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Playing hockey no longer a dream for NC athletes with mobility challenges

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TWC News: Playing hockey no longer a dream for NC athletes with mobility challenges
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RALEIGH--Playing a hockey is no longer a dream for over a dozen athletes with mobility challenges.

On the first adult sled hockey team in North Carolina, players trade in the skates for sled.

For the first time in 2012, "Triangle Sled Hockey" is now a true competitive program.

The league has the same puck, the same rules and net used in traditional hockey, but for athletes like Kris Mercer who can't lace up in traditional skates, he can hit the ice on a bucket and sled.

The team captain, Kris Mercer never thought he'd get the chance to play after losing his leg last year.

"When you first become disabled, you feel alone. I mean you really do. And you get here amongst everybody else with their disability, you gain a lot of new friends and lot of great friends that you're going to have for the rest of your life," said Mercer.

The adult competitive Triangle Sled Hockey Team started in 2011, but this year they finally have enough players to practice and compete in games.

"I just really enjoy the program and what it does for these guys who would be sitting around doing nothing if they didn't have something like this,” said JV Cotterell, founder of Triangle Sled Hockey.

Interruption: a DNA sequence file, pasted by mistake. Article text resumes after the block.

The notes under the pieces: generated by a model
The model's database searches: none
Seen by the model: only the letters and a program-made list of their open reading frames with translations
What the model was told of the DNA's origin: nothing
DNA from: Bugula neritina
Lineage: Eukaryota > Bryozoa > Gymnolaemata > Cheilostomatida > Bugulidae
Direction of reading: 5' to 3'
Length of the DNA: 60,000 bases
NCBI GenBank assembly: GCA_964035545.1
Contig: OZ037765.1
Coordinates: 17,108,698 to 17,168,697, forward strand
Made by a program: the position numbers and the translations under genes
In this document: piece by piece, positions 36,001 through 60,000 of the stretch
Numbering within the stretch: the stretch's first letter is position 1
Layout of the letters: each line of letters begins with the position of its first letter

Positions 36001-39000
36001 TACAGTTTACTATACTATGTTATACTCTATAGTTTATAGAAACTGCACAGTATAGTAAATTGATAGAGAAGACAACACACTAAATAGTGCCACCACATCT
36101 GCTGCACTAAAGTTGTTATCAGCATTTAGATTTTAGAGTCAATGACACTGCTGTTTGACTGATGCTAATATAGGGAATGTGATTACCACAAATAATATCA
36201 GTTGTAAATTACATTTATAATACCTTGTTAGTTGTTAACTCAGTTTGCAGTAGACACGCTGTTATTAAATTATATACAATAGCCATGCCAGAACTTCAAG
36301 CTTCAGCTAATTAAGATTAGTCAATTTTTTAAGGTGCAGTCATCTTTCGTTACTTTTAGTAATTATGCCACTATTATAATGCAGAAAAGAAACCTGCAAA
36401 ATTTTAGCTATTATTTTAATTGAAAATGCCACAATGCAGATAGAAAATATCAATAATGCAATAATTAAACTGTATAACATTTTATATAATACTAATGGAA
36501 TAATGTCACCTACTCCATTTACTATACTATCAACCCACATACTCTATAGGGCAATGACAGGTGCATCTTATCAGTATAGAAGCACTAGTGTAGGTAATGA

Retired Marine Corp Staff Sgt. Todd Morand became a paraplegic after an injury.

On the ice, Morand and the team look past the disabilities and recognize one another's abilities.

"You're trying to help each other for the better of the unit, the better of the team instead of going out and doing something for yourself," said Morand.

Players said another major obstacle is their lack of competition.

As the only team in the Tar Heel State, their closest rival is in Virginia.

"Charlotte, Winston-Salem, Wilmington. We're trying to blow this all up. We're trying to make it huge in the state,” said Mercer.

Playing against more teams will give new players the chance to experience the thrill of taking the ice.

"I mean being disabled, not knowing there was sports out there like this and then finding them, my life's 100 percent better now than it ever was before,” said Mercer.

Win or lose, overcoming the barrier of playing hockey already turned the team into champions.

It costs about $1,000 dollars to suit up each player and the Carolina Hurricanes and other private donors cover the cost of sled hockey players equipment and travel.

The team plans to go to a tournament in New York in November.

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